This one is gonna hurt. Although the brew that 62 percent of Americans rely on to perk up each morning has some amazing health upsides, it also comes with some complex environmental impacts. Unless you buy, make, and schlep your cup of joe with care, you could be hurting the planet. Here’s how to be a more mindful coffee consumer.
From his flagrant dismissal of the scientific consensus on manmade climate change to his eagerness to see treasured landscapes degraded by extractive industries, Trump’s disregard for clean air, drinkable water, and natural heritage has been relentless during the first year of his presidency. Not only are his anti-environmental actions wrong, but many are illegal. And businesses, politicians, nonprofit groups, and ordinary citizens alike have stepped up to fight his toxic agenda.
It wasn’t enough to hijack a ceremony to honor Navajo code talkers so he could deride a U.S. senator as “Pocahontas.” President Trump now plans to go to Utah on Monday to decimate the Bears Ears National Monument, public land that’s sacred to five tribes of Native Americans.
Congress Is Preparing to Sacrifice an Entire Whale Species So Fossil Fuel Industry Can Search for Offshore Oil
North Atlantic right whales—the most iconic marine mammal of the U.S. East Coast—are struggling to survive. This year alone has seen the devastating loss of at least 16 whales, leading the National Marine Fisheries Service (NMFS) to declare that the species is experiencing an “unusual mortality event.”
Department of Energy (DOE) Sec. Rick Perry just proposed a massive bailout for coal and nuclear power plants. The radical and unprecedented move is couched under a false premise that power plants with fuel located on site are needed to guarantee the reliability of the electricity system. The proposal relies on a mischaracterization of DOE's own recent study of electricity markets and reliability (discussed here), which if anything demonstrated that this kind of proposed action is not justified.
Despite receiving 2.8 million comments from the public in support of our national monuments, U.S. Department of the Interior Sec. Ryan Zinke has advised President Trump to change the way at least 10 of these treasured areas are managed and to shrink the boundaries of at least four of them.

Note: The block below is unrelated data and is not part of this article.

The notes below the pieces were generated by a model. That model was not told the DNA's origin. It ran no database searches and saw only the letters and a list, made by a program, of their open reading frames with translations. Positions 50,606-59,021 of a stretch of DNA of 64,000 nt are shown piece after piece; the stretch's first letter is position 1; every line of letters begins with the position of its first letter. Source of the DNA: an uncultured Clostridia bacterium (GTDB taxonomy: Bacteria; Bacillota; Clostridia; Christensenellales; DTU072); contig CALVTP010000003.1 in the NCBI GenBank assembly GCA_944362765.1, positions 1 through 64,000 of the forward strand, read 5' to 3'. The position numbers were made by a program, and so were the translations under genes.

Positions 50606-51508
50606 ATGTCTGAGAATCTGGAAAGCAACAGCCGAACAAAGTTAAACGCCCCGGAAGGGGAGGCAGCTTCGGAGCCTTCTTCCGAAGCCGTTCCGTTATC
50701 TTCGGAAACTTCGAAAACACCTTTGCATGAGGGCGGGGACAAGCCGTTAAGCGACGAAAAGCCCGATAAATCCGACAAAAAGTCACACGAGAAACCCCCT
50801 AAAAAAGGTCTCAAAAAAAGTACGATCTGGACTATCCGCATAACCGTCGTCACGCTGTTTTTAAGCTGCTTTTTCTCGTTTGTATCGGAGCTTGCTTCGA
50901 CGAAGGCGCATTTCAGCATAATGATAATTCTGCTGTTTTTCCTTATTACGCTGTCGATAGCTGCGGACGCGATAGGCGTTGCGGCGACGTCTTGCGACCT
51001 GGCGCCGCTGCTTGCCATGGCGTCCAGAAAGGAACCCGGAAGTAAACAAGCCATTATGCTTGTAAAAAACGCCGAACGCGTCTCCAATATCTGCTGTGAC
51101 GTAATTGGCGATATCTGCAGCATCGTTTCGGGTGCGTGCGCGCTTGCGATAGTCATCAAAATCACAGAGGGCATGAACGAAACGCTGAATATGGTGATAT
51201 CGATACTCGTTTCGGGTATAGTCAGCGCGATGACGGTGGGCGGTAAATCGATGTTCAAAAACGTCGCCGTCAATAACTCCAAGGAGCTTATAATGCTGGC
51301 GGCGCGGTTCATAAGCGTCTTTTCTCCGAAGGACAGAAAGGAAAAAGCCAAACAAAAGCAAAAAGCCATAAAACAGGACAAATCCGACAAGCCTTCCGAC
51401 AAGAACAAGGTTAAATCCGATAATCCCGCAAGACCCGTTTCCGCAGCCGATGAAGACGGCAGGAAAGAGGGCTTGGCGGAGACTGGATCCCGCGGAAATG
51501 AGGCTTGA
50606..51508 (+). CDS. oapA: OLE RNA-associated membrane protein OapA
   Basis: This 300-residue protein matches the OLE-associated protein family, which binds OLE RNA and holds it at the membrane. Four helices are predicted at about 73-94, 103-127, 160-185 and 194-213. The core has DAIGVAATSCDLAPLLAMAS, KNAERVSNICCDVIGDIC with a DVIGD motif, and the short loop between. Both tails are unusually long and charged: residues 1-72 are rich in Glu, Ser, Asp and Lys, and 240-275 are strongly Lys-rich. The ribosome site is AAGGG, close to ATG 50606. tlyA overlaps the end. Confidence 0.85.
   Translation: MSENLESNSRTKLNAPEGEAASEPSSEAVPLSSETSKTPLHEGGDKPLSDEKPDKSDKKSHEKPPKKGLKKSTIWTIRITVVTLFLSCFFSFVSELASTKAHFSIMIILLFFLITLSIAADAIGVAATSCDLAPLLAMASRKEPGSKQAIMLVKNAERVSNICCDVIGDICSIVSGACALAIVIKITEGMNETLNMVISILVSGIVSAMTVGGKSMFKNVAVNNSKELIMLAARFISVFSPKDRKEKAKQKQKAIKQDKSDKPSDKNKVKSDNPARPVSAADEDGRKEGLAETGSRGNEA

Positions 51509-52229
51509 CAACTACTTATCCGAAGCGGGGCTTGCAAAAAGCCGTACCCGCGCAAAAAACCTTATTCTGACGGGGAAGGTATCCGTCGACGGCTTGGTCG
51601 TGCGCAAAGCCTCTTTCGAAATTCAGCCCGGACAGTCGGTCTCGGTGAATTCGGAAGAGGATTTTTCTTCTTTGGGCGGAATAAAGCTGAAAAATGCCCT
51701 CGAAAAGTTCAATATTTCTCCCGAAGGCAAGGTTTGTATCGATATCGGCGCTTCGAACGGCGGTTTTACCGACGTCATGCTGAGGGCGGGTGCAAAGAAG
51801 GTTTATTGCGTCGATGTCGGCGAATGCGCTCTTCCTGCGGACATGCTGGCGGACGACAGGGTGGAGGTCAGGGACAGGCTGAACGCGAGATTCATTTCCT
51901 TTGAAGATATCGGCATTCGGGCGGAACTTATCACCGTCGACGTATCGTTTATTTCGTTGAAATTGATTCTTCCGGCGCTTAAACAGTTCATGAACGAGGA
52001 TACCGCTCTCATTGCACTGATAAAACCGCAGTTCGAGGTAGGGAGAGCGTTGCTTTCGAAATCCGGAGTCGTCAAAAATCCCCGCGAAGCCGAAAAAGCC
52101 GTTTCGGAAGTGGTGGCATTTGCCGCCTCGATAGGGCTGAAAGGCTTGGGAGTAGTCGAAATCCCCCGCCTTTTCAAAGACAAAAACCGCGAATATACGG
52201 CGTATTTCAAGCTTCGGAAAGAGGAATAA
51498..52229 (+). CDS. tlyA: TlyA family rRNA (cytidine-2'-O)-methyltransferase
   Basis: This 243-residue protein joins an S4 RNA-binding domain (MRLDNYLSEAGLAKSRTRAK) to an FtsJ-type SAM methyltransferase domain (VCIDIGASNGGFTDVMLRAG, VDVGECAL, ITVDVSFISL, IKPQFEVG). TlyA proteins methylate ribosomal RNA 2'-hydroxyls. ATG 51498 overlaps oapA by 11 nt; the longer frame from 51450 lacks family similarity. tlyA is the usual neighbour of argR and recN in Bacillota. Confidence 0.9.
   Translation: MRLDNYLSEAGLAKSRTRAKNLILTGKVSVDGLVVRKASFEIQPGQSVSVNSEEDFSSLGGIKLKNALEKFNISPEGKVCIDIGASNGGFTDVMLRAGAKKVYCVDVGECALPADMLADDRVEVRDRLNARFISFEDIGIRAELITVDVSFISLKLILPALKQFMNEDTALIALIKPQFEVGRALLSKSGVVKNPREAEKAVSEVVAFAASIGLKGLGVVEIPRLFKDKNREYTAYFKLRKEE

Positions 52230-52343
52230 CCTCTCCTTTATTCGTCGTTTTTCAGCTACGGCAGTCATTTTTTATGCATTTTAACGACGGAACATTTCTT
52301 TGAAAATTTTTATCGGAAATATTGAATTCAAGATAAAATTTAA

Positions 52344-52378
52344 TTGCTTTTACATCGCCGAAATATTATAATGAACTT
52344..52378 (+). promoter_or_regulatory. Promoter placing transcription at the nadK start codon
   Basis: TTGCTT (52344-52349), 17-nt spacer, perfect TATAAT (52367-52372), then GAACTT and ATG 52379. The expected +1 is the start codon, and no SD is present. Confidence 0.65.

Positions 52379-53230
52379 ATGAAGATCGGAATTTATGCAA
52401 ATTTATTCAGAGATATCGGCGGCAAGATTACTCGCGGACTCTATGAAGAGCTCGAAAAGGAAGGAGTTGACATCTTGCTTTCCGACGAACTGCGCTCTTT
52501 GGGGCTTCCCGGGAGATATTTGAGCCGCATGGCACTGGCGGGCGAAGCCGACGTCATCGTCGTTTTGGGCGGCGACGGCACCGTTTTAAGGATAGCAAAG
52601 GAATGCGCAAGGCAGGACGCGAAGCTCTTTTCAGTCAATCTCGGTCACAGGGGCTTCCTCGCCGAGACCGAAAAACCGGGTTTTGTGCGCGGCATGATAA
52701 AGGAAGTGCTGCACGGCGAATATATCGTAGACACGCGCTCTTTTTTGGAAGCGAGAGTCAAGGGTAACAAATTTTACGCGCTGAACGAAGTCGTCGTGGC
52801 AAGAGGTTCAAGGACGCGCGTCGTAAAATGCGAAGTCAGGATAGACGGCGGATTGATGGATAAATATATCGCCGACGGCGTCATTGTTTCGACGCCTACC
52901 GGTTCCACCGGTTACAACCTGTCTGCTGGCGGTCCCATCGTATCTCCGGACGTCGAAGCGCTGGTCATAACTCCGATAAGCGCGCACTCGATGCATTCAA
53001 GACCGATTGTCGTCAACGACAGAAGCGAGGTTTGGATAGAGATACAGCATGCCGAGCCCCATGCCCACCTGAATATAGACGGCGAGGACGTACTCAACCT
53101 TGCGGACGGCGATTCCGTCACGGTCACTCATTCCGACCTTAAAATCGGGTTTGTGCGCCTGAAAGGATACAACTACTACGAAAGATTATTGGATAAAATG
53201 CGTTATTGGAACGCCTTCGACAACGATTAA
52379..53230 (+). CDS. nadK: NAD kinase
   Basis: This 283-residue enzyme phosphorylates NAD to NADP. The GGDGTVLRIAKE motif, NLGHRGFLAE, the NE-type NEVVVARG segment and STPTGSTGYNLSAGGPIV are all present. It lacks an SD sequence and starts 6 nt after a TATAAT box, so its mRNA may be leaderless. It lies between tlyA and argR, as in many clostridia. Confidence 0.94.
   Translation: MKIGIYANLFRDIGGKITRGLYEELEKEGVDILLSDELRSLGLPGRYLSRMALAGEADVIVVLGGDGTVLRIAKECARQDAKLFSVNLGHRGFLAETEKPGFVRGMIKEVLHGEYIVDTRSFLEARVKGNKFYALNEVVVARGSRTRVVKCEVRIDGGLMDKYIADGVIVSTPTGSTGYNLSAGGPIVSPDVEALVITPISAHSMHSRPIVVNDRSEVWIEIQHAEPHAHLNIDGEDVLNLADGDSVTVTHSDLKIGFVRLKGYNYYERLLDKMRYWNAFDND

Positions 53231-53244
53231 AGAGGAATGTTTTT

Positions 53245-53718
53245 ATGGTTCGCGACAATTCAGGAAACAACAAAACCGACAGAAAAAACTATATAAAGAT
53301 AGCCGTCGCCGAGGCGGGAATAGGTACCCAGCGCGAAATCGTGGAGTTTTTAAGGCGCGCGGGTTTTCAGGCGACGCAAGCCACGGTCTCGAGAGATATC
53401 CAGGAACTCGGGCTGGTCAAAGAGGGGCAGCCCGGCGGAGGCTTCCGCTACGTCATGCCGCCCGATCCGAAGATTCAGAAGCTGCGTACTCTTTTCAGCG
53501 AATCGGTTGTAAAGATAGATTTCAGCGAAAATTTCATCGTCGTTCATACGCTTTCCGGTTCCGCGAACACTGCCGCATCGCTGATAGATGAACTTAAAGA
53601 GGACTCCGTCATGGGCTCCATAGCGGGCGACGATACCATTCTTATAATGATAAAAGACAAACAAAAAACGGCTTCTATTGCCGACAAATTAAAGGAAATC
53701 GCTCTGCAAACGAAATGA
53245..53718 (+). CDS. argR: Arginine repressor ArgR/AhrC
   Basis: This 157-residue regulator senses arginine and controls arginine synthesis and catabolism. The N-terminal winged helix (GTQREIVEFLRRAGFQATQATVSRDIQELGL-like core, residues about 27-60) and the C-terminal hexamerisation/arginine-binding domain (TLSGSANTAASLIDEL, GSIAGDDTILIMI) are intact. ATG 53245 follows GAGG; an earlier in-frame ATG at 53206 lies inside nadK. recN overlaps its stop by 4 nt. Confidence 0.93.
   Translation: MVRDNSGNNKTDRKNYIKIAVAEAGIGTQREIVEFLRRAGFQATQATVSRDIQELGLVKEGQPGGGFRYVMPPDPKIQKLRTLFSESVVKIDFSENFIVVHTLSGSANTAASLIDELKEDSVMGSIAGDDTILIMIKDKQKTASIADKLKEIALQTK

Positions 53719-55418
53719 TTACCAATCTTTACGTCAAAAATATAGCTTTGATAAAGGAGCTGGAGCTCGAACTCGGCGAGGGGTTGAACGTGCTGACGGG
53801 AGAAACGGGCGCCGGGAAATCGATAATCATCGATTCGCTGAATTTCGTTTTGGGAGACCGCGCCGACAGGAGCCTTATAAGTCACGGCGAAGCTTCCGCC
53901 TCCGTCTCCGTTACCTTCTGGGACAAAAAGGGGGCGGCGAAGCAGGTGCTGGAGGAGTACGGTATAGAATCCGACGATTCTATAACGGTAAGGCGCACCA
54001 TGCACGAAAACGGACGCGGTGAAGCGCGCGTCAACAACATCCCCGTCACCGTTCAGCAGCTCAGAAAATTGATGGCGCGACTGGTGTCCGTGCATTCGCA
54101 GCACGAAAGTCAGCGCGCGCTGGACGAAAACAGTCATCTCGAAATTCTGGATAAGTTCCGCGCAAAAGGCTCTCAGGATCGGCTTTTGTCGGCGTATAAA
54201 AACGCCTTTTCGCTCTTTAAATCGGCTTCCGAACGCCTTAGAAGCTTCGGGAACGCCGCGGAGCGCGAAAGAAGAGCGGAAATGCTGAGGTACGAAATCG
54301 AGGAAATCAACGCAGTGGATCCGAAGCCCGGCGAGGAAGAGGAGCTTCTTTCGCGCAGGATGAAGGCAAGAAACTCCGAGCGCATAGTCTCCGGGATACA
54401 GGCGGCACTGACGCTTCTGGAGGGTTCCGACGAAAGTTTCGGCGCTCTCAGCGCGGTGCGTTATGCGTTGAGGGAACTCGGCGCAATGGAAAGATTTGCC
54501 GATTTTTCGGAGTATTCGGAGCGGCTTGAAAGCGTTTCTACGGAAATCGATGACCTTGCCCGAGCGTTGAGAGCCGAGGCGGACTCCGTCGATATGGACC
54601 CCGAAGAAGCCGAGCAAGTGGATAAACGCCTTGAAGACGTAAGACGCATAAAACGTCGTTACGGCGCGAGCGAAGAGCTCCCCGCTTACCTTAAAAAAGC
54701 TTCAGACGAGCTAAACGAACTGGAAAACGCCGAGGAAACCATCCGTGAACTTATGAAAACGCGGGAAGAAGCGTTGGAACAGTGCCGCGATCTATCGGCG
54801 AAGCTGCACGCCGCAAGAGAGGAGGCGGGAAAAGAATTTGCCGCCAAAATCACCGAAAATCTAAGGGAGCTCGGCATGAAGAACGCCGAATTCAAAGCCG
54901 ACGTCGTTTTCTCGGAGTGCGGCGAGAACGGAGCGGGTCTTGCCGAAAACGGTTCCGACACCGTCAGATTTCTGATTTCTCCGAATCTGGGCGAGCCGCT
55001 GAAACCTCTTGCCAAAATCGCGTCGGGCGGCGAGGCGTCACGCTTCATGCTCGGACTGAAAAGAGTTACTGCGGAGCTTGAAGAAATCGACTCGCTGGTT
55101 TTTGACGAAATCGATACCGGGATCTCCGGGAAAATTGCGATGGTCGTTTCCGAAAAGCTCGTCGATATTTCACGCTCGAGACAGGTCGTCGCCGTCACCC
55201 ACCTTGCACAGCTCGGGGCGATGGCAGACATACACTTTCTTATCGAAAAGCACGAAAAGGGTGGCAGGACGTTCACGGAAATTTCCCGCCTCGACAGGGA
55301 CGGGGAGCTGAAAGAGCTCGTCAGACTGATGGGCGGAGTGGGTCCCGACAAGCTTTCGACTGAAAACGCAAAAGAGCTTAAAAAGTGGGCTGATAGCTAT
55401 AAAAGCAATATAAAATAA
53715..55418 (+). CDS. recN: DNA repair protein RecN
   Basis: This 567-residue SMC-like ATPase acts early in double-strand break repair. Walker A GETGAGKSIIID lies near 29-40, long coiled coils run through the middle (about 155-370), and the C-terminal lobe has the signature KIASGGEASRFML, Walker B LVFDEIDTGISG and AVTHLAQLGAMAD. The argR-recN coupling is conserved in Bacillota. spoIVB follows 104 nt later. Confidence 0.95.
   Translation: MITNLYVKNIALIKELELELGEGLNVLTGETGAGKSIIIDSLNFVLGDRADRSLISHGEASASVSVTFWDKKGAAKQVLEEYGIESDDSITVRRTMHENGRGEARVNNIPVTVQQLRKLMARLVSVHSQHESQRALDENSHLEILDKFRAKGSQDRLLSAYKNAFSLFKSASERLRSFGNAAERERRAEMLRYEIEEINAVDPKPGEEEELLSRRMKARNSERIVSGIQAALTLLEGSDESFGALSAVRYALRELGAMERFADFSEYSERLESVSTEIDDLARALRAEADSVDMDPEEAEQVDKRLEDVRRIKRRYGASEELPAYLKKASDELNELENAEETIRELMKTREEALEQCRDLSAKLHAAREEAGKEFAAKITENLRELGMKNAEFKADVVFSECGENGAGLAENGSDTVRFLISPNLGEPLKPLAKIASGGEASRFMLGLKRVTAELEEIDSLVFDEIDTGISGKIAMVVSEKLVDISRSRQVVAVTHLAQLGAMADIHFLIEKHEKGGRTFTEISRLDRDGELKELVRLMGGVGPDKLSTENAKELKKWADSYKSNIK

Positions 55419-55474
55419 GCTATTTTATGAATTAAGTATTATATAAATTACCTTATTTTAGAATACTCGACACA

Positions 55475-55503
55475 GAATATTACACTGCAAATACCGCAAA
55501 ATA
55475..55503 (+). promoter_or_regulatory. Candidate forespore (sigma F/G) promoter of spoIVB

New numbers from California show the state added jobs and expanded its economy while cutting greenhouse gas emissions 10 percent between 2004 and 2015. The data from the state's Air Resources Board debunks yet again the tired argument that acting on climate change means sacrificing economic growth.
On Wednesday, President Trump will unveil his latest effort to undermine our bedrock environmental protections. He will reportedly sign an executive order requiring Interior Secretary Ryan Zinke to carry out a review of every national monument created in the past 21 years—both onshore and off.
The Trump administration has rejected a proposed ban on the toxic pesticide chlorpyrifos, leaving California kids and communities at risk of exposure to this chemical in food, water and the air. US EPA’s chlorpyrifos evaluation last fall found that the pesticide is unsafe to use in any amount, because use leads to toxic residues on fruits and vegetables, drinking water contamination, and harmful drift from fields in agricultural communities. The chemical is found on numerous common fruits and vegetables at levels up to 14,000 times greater than those previously thought to be safe for kids to eat.
5 Ways Trump's Far-Reaching Reversal of Obama-Era Protections Risks Our Health, Environment and Climate
President Trump reportedly will sign an executive order Tuesday directing his administration to rewrite the Clean Power Plan; roll back carbon standards for new power plants; stop the current court cases; throw out the government’s method for counting the benefits of cutting dangerous carbon pollution; abandon a moratorium on new coal leases on public lands; and rescind methane standards.